his first posting was to Puckapunyal. For most of his service in the Army Reserve however, he was attached to 2nd Field Regiment, a reserve artillery unit. There he established a reputation for seeing that the hierarchy was made aware of any errors, shortcomings, or injustices and then ensuring that appropriate corrective action was taken. His success in this role led his fellow reservists to abandon the old expression “pulling strings” in favour of “pulling leavers”. Even in retirement John continued to minister and mentor his military colleagues in many ways and revelled in the ongoing social and ceremonial contact, from the Peninsula Grammar cadet unit to the full suite of formal and informal military functions, including the Anzac Day services at RSL Park. Family It would be remiss not to mention John Leaver’s devotion to his family. Their home was always happy and John and Wendy’s daughters, Jane and Susan, were taught the importance of generosity and kindness, friendship and love, respect and humility. There was also a need for determination and perseverance, as well as a thirst for knowledge and learning. His ability to read five books at the same time was quite incredible; to be able to retain the information was even more amazing. Guests would always be amused at the built-in book rack in the toilet; John’s explanation was “It’s the only room where I can get any peace”. The girls were encouraged in their chosen careers (teaching and pharmacy) and this support has been extended in more recent times to John’s grandchildren: Alex., Georgia, Emily and Charlie. The grandchildren have said: “We are more than fortunate and proud to have had the joy of having him in our lives as our Grandpa. We will miss him every day, but know he will be watching over us for the rest of our lives. We loved him so much.”

Western Port News

10 July 2018


Neighbourhood Houses

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What a great range of classes on offer at your Community House this term. Hastings Community House has a Community Food Donation Afternoon offering free food to anyone who requires assistance on Wednesday’s 2.30-3.30 pm. Thanks to Oz Harvest, we now have a selection of fresh fruit, veggies and other pantry goods available. Meat, eggs and bread. No appointment or health care card needed. Reusable bags available or bring your own. This service is free for all and is run by volunteers who appreciate your respectful adherence to the bag size preference and the queuing system. Crib Point Community House has a Craft Weekend at Portsea camp, from Friday 14th to Sunday 16th September, it’s only $200.00 and includes food, accommodation & workshops. No matter what craft you do, it’ll be a fun weekend to catch up on your UFO’s, do workshops & enjoy the company of likeminded friends. Book now on 59839888. Our Senior High Tea is on again on 25th October, thanks to the generosity of the Bendigo Community Bank Hastings. Bookings essential. Somerville Community House is preparing for a dynamic Term 3. New classes include a writing workshop with a highly experienced journalist who can guide you to write an effective job application, newsletter or your memoirs. Learn and practise Open Heart Meditation, learn about essential oils, how to patchwork or join the social dancing group and have fun getting fit. Check out our beautiful facility at 21 Blacks Camp Road.

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Annie Sage Community Centre 21 Blacks Camp Rd, Somerville Phone: 5977 8330 PAGE 34

Western Port News

10 July 2018

Hastings Community House Inc. The Heart of the Community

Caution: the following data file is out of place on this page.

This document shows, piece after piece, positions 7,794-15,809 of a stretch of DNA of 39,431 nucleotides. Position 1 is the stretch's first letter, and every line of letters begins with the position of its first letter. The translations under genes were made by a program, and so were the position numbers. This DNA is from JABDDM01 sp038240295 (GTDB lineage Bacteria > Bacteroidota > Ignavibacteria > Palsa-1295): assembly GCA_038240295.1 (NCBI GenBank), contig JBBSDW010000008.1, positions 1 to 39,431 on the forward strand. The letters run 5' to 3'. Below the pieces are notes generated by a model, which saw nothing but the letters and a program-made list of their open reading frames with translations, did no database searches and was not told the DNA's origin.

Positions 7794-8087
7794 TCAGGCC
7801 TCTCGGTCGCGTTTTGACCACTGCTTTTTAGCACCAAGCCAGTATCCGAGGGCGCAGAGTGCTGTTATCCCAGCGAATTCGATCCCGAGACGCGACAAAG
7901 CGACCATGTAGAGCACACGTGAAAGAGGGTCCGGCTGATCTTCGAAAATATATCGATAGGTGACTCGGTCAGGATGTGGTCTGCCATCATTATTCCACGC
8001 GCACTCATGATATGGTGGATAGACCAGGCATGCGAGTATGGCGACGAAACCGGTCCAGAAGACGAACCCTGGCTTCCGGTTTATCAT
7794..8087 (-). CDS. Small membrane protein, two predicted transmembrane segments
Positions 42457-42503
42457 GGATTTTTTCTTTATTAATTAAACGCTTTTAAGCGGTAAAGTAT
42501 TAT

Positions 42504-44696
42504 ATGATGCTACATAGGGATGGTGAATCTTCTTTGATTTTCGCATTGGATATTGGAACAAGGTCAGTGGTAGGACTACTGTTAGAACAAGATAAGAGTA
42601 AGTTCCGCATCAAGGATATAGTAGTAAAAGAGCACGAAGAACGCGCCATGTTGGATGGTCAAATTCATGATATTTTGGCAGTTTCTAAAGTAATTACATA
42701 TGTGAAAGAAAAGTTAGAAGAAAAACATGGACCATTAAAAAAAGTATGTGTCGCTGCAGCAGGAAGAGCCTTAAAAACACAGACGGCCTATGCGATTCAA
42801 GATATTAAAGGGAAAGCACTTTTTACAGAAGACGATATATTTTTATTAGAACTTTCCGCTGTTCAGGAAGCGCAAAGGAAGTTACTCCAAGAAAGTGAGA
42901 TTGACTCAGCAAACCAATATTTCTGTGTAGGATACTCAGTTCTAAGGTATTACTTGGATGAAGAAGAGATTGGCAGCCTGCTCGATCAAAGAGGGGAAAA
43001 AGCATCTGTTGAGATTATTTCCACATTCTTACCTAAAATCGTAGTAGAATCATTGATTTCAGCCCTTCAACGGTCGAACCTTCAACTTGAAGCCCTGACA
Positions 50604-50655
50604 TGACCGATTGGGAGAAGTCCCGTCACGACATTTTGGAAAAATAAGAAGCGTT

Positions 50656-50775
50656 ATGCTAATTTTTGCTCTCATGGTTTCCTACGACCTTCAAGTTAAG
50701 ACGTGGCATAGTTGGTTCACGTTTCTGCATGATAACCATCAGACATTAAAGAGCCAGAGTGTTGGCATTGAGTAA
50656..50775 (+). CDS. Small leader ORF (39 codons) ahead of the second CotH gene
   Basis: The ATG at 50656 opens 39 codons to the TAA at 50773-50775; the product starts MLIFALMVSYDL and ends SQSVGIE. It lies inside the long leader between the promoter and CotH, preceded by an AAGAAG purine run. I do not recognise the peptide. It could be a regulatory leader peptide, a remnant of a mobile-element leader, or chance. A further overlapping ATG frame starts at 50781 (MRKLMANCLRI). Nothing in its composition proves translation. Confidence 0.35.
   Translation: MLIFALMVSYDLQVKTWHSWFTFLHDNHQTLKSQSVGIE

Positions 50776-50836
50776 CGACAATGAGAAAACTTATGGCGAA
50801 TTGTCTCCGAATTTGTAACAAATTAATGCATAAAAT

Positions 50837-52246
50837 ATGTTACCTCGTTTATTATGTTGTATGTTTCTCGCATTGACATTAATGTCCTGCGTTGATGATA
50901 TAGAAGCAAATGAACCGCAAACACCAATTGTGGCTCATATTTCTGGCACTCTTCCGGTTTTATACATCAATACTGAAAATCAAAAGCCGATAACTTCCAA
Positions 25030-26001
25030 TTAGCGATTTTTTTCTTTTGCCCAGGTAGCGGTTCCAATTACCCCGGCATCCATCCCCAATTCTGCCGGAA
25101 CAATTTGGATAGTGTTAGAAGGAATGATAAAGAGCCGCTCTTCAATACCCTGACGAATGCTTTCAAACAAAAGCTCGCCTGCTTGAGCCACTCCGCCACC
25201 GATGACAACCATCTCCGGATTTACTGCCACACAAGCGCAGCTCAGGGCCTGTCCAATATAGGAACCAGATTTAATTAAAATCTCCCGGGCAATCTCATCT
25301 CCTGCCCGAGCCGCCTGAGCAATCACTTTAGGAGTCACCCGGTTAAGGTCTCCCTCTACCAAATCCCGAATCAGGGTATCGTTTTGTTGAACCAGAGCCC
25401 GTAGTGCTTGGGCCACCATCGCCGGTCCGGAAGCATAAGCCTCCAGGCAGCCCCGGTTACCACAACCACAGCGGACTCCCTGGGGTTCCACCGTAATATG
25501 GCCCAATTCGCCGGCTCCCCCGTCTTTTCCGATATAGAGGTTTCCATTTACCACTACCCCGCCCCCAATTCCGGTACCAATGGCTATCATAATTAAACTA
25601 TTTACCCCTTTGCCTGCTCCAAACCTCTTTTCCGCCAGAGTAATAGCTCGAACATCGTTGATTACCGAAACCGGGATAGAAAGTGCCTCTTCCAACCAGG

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Old Somerville resident farewelled Compiled by Brodie Cowburn THE news of Mrs George Gomm’s death, which took place at her residence last Sunday, was received with deep regret by a large circle of friends. Mrs Gomm was an old resident of Somerville and had been in failing health for some time. She was a valued worker of the local branch of the Lady Mayoress’ Patriotic League. She leaves a husband and two daughters to mourn her loss and our sympathy is extended to the bereaved family. The funeral took place at the Mornington Cemetery on Tuesday afternoon. Rev Rymer conducted the burial service. *** THE concert held in Frankston on Saturday evening last, in aid of the funds of the Langwarrin Military Training Camp, was undoubtedly one of the best concerts given in Frankston. The audience was a large one, and during the evening Mr Jolly announced that he had personally sold 102 tickets in Melbourne, which were not represented in the hall. The programme was a novel one to a Frankston audiences and every item was loudly applauded, encores being the order of the evening. The dancing of Miss Raie Langley was a treat in itself and the singing of Miss Rona Miller was splendid. The Langwarrin Orchestra played excellent music. Mr J. B. Jolly presided and in a neat speech introduced the Merry Eight Comedy Company, and welcomed them to Frankston. In the course of his speech the chairman said that this company of talented young ladies had for a long period, with unfading energy and success, been creating pleasure for thousands who had extended patronage to them, and thereby swelling Red Cross, Repatriation and various patriotic funds. To date this company have netted £700. *** THE ceremony of planting an honor avenue to the memory of the men who enlisted from Frankston will take place at Frankston today, at 3 o’clock. The State Governor, Senator Miller and Captain Bruce, M. P. will be the principal speakers. When completed the avenue will be one mile long, and the tree selected is that fine Australian specimen Eucalyptus Batryoides. A feature of the function will be the presence of 500 returned soldiers. These will be conveyed to Frankston by the Volunteer Motor Corps, which on that day will complete its 500th soldiers’ motor excursion. The corps reserved its 500th trip for Frankston, in recognition of the extensive hospitality of the Frankston Wattle Club to soldiers. The Wattle Club will entertain the 500 returned soldiers at luncheon after the ceremony. *** HASTINGS school boys journeyed to Crib Point on Saturday to play football, the game being a very fine one. The total scores being, Hastings, 8 goals 6 behinds 54 points to Crib Point 5 goals 10 behinds 40 points. Mrs Lewis and Mrs Davis of Crib Point treated the boys to afternoon tea, which was much appreciated by them. *** THE Lady Mayoress’ League (Somerville Branch) is giving a Japanese Fair in aid of the Comforts Fund etc, on August the 16th and 17th. Captain Bruce M. C., M H.R. has been asked to open the Fair. Mr Duncan Puckle is Hon. Organiser and Mrs Ralph Philbrick Hon. Sec. and a strong committee is being formed to make the affair of as widespread interest as possible. The local Red Cross Society has been asked to cooperate and share the profits. The interest of the Shire Council and other local bodies is also asked. The fair promises to be a huge success. Particulars will appear in our advertising columns at an early date.